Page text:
Live Review – The Green Man Festival (Friday)

Mainstage3The Green Man Festival upped it’s own stakes on the rousing success of last year. On arrival, the weather was damp, but unusually, no-one seemed to care. The first notable musical success of the weekend was the ear crackling Scott Matthews. Matthews’ fared much better in the stripped down voice’n’guitar version than the big band of his record. In the studio, Matthews can suffer a little from the Radio 2 singer songwriter syndrome, but on stage with bare bones, he veered from Tim Buckley to stand-up comic. "I’m sorry for… the crap things I do…" was his patter, sounding like the drunkest man at the festival.

Next up on the Main Stage was the spectacular Spinal Tappery of Circulus. The band took to the stage in torrid downpours, but lifted hearts and flipped wigs with acid/prog/folk crowd rousers. In fact, they were without doubt, champions in terms of getting people to dance. ‘My Body is Made of Sunlight’ bounced down the hills surrounding the stage whilst lead Circule, Michael Tyack, produced two broadswords and swirled them by the bombard playing peasants on stage. Imagine Spinal Tap if they’d fallen for medieval wizards instead of hairspray. Great fun.

Following the witches and warlocks on the main stage was the perfect shambles of  The Aliens. Now, front man of The Aliens is the erratic genius of Gordon Anderson, otherwise known as Lone Pigeon. Gordon was once a member of The Beta Band, and had reunited with some of his old bandmates to form the frankly oddball Aliens. Their appearance at a folk festival can only be attributable to the fact Gordon’s Lone Pigeon persona is distinctly scratchy, lo-fi and folk inspired. The Aliens however are not. Many songs sounded like Beta Band cast-offs, and presented was a hashed faux ‘Baggy’ sound which failed to convince. One highlight of the set was the catchier-than-mumps ‘Robot Man‘ which saw Gordon and clan bounce around the stage like toddlers on Es (not E numbers… Ecstasy) and generally make buffoons of themselves.

Over in the Folkey Dokey tent, something wonderful was about to happen. Gruff Rhys, lead singer and songwriting machine of the Super Furry Animals took to the stage to perform a solo set. The set comprised of tunes from his ‘Yr Atal Genhedlaeth’ LP and Meic Stevens covers. Performing with acoustic guitar, an electronic bagpipe machine, a casio keyboard (set to ‘rock beat’) and a loop generator, Gruff performed won of the most fantastic and original sets that this writer has ever witnessed. The songs performed were largely in Welsh, and the few snippets of English were worth the admission alone. With utmost sincerity, Rhys tenderly sang "I vomited all the way through your saxophone solo", and in true folk style, gave a story of each song before performance. An incredible success and one that would ultimately be tough to beat. Gruff Rhys is blessed with an exceptional voice, which crushed the most hardened opposition. Within minutes, the surrounding fields were filled with giddy voices saying "did you see Gruff Rhys?" Incredible stuff.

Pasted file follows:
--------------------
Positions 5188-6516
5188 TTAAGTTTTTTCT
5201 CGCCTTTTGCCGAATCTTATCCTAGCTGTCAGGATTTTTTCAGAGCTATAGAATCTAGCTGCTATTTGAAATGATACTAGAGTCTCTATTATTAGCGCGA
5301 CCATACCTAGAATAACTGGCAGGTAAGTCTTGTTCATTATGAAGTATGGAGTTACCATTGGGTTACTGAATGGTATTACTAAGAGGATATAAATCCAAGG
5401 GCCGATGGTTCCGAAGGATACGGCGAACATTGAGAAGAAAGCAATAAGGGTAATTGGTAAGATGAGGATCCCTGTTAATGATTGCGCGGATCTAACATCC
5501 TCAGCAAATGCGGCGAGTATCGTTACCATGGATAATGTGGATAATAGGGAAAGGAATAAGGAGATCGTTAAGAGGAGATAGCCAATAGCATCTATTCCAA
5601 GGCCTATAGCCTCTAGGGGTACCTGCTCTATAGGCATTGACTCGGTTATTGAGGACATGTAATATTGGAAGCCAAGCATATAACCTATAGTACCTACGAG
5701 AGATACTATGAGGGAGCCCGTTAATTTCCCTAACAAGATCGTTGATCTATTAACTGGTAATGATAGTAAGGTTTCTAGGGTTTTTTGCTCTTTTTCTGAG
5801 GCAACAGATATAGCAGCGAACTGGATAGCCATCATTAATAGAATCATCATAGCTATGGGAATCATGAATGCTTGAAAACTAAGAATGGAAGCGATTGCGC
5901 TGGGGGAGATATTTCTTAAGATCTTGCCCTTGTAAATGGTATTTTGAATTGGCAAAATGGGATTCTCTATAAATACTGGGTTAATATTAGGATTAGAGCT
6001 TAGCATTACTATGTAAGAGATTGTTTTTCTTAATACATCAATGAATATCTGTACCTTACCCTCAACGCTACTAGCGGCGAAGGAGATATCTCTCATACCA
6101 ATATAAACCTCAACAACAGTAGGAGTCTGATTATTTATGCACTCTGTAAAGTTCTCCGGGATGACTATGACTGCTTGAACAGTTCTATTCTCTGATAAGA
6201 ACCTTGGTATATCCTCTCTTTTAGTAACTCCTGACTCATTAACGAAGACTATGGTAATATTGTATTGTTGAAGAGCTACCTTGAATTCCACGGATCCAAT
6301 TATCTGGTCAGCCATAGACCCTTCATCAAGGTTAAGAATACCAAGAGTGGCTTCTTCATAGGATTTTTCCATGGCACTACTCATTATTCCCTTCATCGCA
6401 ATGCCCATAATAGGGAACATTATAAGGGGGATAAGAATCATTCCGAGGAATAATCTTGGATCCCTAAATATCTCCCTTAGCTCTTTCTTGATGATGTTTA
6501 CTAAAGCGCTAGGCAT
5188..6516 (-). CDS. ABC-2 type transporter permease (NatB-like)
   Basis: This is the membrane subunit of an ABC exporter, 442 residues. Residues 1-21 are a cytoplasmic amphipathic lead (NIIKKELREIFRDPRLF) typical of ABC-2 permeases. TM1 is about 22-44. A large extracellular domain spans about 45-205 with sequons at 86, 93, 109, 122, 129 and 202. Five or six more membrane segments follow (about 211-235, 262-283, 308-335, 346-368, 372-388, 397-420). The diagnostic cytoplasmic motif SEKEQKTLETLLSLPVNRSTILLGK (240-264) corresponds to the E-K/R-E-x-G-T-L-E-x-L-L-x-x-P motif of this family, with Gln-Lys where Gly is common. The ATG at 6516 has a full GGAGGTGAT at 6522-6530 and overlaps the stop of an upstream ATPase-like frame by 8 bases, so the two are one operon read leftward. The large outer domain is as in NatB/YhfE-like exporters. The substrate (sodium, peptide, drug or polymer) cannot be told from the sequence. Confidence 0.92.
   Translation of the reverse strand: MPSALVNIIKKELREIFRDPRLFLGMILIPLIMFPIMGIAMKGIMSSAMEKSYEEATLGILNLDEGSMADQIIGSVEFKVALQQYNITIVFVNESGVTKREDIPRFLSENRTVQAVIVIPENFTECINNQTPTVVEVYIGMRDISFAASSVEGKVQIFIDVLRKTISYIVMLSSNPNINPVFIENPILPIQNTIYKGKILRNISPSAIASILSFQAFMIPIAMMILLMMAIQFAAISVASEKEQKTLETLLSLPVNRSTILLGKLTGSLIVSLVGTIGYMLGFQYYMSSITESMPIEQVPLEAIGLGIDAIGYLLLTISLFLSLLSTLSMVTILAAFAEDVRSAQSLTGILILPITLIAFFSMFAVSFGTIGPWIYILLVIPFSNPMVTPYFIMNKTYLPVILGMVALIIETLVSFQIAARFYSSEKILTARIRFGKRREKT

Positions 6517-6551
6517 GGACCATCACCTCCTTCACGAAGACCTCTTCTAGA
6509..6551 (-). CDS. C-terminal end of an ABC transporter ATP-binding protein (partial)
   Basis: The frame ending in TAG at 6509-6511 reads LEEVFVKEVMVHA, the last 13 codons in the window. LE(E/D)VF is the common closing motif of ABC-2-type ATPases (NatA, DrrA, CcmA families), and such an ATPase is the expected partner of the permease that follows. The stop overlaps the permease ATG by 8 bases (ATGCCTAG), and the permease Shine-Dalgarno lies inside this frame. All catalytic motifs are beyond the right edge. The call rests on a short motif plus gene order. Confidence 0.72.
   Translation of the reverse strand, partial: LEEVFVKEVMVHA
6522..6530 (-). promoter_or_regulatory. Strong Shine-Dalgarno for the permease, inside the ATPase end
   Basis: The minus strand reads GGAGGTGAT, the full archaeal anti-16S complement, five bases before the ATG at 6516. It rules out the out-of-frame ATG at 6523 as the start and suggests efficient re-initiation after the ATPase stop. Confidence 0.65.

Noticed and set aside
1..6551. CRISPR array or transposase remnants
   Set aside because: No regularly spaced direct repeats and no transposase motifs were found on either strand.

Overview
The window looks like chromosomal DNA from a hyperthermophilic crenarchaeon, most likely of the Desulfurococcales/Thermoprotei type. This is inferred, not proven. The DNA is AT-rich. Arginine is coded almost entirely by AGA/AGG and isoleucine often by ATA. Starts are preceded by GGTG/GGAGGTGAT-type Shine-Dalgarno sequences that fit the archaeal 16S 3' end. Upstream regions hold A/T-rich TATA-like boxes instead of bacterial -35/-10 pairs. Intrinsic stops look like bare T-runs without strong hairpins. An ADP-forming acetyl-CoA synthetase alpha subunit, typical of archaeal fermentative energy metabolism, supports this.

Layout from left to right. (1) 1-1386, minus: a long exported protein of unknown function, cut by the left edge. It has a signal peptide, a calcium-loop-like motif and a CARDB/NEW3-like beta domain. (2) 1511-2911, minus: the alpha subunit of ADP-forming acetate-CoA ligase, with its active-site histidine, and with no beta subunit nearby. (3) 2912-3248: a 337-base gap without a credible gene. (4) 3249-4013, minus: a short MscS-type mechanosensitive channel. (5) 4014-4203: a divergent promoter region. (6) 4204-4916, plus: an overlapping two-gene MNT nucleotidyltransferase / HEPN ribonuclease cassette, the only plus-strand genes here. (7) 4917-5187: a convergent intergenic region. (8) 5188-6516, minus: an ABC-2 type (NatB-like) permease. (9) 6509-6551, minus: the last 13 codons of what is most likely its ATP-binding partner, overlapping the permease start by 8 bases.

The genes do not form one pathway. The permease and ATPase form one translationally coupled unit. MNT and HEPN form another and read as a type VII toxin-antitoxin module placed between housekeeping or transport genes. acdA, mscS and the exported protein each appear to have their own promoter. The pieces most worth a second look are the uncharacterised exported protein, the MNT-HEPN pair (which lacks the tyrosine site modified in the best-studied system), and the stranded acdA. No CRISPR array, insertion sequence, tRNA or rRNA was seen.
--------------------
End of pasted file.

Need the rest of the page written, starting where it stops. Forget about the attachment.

Headlining the Friday was folk wizard and dippy hippie, Donovan. Dressed in green (what else for a festival called The Green Man), Donovan pulled out all the hits. He breezed through ‘Lalena’, ‘Mellow Yellow’ and ‘Hurdy Gurdy Man’. The latter left the crowd slightly miffed as Donovan half sang/spoke his way through the bridge with "I went to the Rishikesh with four Beatles, one Beach Boy… and Mia Farrow…" and recounted a half baked tale of John Lennon being disrespectful to the Maharishi Yogi. Now, if he’d just told the thing, it would have been funny… but in a odd affected voice… well, everyone laughed for the wrong reasons. Toward the end of his set, he finished ‘Season of the Witch’ by talking in some strange Rastafarian accent (calling out "GREEEN MONNN!"). Odd. That said, on the whole, he was enjoyable, and a nice lead up to one of the most original bands in the universe.

A Hawk and a Hacksaw features Jeremy Barnes, who has worked with Broadcast and Neutral Milk Hotel (among others) and is one of the most stunning (both visually and sonically) groups going. Recalling Eastern folk, and taking in Spike Jonze along the way, the group battered out timeless instrumental music with violins, accordions and various percussion. Barnes inventively played accordion whilst donning a hat with morris bells for top end percussives, and a drum stick attached to the top hit the cymbal with his head… AND whacking a bass drum. An incredible way to end the first day.

Mof Gimmers


Leave a Reply

Fill in your details below or click an icon to log in: Logo

You are commenting using your account. Log Out /  Change )

Google+ photo

You are commenting using your Google+ account. Log Out /  Change )

Twitter picture

You are commenting using your Twitter account. Log Out /  Change )

Facebook photo

You are commenting using your Facebook account. Log Out /  Change )

Connecting to %s

%d bloggers like this: